Supporters of the coal industry have criticized President Barack Obama’s administration as it attempts to establish stricter environmental regulations on coal-fired plants in the U.S.
The Clean Power Plan is the administration’s latest initiative to combat climate change. The Environmental Protection Agency proposes restrictions on coal-fired plants to reduce carbon emissions.
On Feb. 9 the U.S. Supreme Court ruled 5-4 that the Clean Power Plan would not be allowed to go into effect until the court is able to hear arguments from those who support and oppose the plan.
Before that ruling, Republican Sen. Roy Blunt spoke out against the Clean Power Plan in a January press release.
Blunt said: "The administration’s regulatory assault on coal-fired energy has put thousands of Americans out of work, and threatens to double utility costs for Missouri families by 2020."
We decided to look into that statement.
Employment in the coal industry
Employment data from the Bureau of Labor Statistics shows jobs in coal were declining well before Obama took office in 2009. Coal mining employment has been dropping since 1985.
There are a number of market factors contributing to the long downturn, including technological innovation, investments in natural gas and renewable energy.
PolitiFact has reported on the Obama administration’s impact on the coal industry before and found coal has been losing to natural gas for a while now. Natural gas attracts companieslooking for cheaper, cleaner and more efficient energy.
Employment in the coal industry has declined faster since Obama’s first term, but Josh Bivens, research and policy director at the Economic Policy Institute, a group that receives significant funding from labor unions, says regulations adopted by the administration so far probably only had a marginal effect. Instead, the decline has to do more with cheaper natural gas.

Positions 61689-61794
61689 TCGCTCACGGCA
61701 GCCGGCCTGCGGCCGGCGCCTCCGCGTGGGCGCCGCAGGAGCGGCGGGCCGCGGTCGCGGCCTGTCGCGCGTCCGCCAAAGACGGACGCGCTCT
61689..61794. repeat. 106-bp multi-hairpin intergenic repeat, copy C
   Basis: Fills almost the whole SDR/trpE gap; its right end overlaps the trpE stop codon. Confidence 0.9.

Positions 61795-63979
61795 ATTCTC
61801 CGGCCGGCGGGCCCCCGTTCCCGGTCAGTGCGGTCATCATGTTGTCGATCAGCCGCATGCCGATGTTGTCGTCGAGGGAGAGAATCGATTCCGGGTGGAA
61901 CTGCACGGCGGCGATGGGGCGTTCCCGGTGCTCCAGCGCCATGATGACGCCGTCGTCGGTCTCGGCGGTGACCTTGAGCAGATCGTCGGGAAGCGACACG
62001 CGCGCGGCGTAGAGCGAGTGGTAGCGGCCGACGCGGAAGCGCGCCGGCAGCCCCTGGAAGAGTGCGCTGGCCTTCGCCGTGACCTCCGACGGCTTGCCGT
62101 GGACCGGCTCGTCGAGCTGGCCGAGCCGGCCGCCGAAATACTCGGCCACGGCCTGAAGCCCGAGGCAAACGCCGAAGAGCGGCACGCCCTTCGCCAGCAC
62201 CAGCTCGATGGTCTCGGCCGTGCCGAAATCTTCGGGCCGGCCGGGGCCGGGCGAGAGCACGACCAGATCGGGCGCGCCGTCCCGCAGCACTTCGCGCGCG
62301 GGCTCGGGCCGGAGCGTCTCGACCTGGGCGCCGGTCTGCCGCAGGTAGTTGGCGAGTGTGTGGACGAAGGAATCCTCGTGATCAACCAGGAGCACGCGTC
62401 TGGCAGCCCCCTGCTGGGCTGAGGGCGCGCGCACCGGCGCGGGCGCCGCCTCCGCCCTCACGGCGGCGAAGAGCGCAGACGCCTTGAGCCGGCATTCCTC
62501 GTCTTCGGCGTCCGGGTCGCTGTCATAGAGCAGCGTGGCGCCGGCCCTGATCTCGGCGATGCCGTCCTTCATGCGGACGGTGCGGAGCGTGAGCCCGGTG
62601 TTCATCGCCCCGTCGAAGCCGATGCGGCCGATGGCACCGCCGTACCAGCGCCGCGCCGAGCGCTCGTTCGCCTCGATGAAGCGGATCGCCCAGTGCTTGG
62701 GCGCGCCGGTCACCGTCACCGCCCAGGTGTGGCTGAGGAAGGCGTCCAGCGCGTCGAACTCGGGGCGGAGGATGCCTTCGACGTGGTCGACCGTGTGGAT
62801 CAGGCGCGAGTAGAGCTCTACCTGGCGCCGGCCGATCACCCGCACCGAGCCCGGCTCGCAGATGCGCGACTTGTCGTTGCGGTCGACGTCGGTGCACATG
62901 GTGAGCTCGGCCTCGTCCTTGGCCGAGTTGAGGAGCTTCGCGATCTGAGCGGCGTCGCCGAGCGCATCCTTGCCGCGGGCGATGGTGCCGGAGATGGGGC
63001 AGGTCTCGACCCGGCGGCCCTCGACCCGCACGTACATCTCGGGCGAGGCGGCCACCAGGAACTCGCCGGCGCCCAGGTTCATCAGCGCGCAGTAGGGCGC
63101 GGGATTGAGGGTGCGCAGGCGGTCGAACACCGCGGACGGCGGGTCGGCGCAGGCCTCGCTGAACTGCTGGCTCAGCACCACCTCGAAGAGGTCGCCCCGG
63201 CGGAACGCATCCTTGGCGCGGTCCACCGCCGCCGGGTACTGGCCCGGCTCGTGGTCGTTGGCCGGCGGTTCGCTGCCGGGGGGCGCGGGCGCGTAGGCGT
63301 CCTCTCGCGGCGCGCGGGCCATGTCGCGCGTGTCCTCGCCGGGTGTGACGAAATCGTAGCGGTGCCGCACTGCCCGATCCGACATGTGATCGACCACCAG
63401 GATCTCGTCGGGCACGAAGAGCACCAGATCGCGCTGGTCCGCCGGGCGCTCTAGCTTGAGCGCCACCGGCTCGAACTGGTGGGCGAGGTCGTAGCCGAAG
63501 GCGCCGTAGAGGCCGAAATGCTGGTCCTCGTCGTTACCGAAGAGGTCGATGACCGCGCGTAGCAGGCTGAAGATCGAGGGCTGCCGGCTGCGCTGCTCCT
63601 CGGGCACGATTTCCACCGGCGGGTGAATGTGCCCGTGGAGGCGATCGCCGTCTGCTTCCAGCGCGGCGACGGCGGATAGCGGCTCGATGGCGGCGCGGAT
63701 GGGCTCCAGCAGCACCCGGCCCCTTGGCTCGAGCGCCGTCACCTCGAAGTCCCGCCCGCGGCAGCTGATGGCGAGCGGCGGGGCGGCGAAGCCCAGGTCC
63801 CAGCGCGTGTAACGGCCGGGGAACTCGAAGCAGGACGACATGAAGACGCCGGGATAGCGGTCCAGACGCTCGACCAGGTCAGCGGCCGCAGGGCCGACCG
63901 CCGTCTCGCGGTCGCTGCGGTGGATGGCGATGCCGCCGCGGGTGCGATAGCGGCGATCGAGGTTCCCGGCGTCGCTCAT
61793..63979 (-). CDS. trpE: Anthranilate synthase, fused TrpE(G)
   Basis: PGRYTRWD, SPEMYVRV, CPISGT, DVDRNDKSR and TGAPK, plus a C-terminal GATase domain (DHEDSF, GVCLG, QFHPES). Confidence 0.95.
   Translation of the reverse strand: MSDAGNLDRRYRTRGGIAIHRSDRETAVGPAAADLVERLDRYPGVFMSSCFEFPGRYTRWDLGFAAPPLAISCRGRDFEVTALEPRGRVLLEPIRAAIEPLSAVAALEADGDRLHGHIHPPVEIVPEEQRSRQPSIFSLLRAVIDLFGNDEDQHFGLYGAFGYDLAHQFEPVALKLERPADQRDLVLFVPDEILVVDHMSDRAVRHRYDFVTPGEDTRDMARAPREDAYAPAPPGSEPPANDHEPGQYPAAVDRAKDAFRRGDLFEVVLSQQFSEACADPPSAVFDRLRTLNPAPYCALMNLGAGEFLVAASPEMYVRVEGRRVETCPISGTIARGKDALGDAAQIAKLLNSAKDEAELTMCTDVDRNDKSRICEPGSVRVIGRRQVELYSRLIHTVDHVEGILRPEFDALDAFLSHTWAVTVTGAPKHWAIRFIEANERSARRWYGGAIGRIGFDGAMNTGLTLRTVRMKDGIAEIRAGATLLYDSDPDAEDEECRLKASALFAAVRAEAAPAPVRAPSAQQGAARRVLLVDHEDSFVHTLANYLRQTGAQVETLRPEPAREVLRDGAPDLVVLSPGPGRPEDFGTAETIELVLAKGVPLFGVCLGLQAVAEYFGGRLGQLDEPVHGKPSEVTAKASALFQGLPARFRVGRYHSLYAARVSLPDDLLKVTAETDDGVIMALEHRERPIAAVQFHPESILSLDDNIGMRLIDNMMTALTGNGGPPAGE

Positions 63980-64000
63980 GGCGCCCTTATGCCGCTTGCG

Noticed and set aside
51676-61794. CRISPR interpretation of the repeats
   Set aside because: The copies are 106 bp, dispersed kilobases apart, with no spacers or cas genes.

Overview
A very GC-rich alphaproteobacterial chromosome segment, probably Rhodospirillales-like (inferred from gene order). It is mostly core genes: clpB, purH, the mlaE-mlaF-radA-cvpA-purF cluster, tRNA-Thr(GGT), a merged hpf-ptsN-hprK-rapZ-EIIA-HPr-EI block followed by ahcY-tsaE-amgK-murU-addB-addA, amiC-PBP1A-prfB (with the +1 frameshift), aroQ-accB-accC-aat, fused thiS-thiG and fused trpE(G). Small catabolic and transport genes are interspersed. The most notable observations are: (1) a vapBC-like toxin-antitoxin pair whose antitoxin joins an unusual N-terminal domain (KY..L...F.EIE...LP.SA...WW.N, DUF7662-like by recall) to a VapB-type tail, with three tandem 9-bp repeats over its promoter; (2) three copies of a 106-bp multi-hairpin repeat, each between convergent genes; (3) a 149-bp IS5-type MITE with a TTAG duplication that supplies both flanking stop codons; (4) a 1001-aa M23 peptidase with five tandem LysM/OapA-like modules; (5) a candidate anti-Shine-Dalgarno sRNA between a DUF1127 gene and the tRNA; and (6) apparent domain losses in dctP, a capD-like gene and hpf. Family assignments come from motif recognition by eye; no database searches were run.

"More than anything to me, they’re just sort of locking in the coal declines that were originally caused by the decline in natural gas prices," Bivens said. "The single biggest factor in the decline of the coal sector over the past decade has been the big fall in the price of natural gas."
Bivens added that if the Clean Power Plan goes into effect, he expects jobs in the coal industry to decline further.
We can’t fact-check a prediction, so Blunt’s assertion about the doubling of utility costs is beyond the scope of this fact-check. But we did look into the source behind his forecast. Blunt spokesman Brian Hart pointed us to this study on behalf of a group of Midwest utilities and regulators.
We found two significant issues.
First, the study says Missouri electricity bills could possibly double by 2030, not 2020.
Second, the study was conducted in 2009, but Obama and the EPA didn’t actually propose the Clean Power Plan until 2015. The methodologies used to conduct the study aren’t consistent with Obama’s current environmental proposal.
But we did find a study from the U.S. Environmental Information Administration that specifically breaks down how the Clean Power Plan will affect electrical utilities.
That agency predicts electricity prices will rise slightly in the early 2020s. Prices will differ across the country, but the highest rise in prices is predicted to be 7 percent.
Blunt said the Obama administration’s regulations have caused thousands of workers in the coal industry to lose their jobs. While the decline in coal industry employment is real, the role of administration policy is less certain.
Experts note that competition from abundant, cheap natural gas has reduced the demand for coal more than any other factor. With less demand, the need for workers falls. While the administration has encouraged movement away from coal for environmental reasons, market forces in the energy sector have been the dominant driver.
While it is impossible to know how utility costs will rise or fall in the future, the study on which Blunt based his claims was conducted before the Clean Power Plan was enacted.
Blunt’s claim overemphasizes the role of White House policy. We rate the statement Mostly False.